In operation of both the embodiments of FIG. 8 and the variation of FIGS. 10 and 11, rotation of the distraction member 63 is made from the anterior end with a simple tool by engagement with the driver slot, for example. The elastomer clutch 66 and the metal clutch plate 67 provide a holding friction sufficient to hold the distraction member 63 in place during ordinary situations where no movement of the shaft and the bone segment is desired. However, this holding friction can be overcome by rotation of the distraction member 63 through the hex head 65, for example. A constant friction is provided by the clutch. Furthermore, this embodiment requires no compression or extension of the teeth via the supports in operation.
FIGS. 12-16 illustrate a variation of the fifth embodiment according to the present invention. In this variation, the distraction device 160, similar to the distraction device 60, includes a posterior support 161 and an anterior support 162 for connection to the teeth, or possibly bone, of a patient. The posterior and anterior supports 161 and 162 have respective holes receiving ends of a distraction member 163. The posterior support 161 is provided with a protruding detent 161 a and an opposite space for receiving a wave washer 166 and a shaft shoulder stop 169 of the distraction member 163. The posterior support 161 further includes lateral support casting portions 170 b and sub surface details 170 a for interlocking with adhesive upon attachment to a tooth. The anterior support 162 includes a space for a hex head 165 similar to the hex head 65.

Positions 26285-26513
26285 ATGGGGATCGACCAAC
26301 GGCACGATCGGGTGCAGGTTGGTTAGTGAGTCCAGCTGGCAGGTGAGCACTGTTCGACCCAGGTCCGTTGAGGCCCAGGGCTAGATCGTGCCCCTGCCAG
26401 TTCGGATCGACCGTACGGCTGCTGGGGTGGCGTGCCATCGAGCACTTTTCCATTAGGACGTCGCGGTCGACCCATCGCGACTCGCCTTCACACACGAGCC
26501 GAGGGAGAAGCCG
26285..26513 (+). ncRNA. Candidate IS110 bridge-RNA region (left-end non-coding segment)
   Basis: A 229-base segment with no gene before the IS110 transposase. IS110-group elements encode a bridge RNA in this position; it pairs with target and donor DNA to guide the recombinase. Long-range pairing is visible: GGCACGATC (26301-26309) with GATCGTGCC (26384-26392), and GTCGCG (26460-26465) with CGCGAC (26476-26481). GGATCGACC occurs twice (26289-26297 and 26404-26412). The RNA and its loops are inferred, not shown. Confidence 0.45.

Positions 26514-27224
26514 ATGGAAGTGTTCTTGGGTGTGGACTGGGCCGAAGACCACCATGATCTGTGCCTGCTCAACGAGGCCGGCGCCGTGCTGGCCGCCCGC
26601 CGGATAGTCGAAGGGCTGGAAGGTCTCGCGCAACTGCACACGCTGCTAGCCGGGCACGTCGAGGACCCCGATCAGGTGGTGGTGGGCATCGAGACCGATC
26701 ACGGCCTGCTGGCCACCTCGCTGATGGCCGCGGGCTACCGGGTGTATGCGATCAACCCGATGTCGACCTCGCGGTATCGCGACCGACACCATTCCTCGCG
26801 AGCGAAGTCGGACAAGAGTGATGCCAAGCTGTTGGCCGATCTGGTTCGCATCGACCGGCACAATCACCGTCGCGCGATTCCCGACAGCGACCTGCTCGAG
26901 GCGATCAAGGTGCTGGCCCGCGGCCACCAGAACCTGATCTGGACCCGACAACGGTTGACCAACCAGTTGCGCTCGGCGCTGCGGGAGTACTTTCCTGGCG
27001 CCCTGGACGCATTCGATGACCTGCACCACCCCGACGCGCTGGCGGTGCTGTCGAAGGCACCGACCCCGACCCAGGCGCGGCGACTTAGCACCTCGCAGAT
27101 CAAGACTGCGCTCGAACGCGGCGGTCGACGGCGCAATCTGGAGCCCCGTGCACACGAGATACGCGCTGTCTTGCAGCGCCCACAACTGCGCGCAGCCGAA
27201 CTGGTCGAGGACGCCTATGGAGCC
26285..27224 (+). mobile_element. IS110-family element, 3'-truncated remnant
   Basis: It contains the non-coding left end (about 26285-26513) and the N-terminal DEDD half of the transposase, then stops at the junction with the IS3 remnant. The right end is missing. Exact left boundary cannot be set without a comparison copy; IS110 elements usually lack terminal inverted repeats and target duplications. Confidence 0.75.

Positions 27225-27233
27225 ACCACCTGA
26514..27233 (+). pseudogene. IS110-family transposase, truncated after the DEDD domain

The distraction member 163, in addition to the hex head 165 at the anterior end, includes threads 163 a at the posterior end. The threads 163 a extend through the opening of the posterior support 161. The shaft shoulder stop 169 engages the wave washer 166 in the recess of the posterior support 161 as shown in FIG. 12. The threads 163 a engage a threaded cylinder 164 b of a threaded collar 164. The threaded collar 164 is inserted from the opposite side of the posterior support 161 and threaded onto the distraction member 163 as shown. The wave washer 166 is a light load wave washer providing an appropriate amount of biasing force to bias the distracting member 163 in the anterior direction. The threaded collar 164 is provided with the holes 164 a, for example eight holes, as detent holes for receiving the detent 161 a protruding from the posterior support.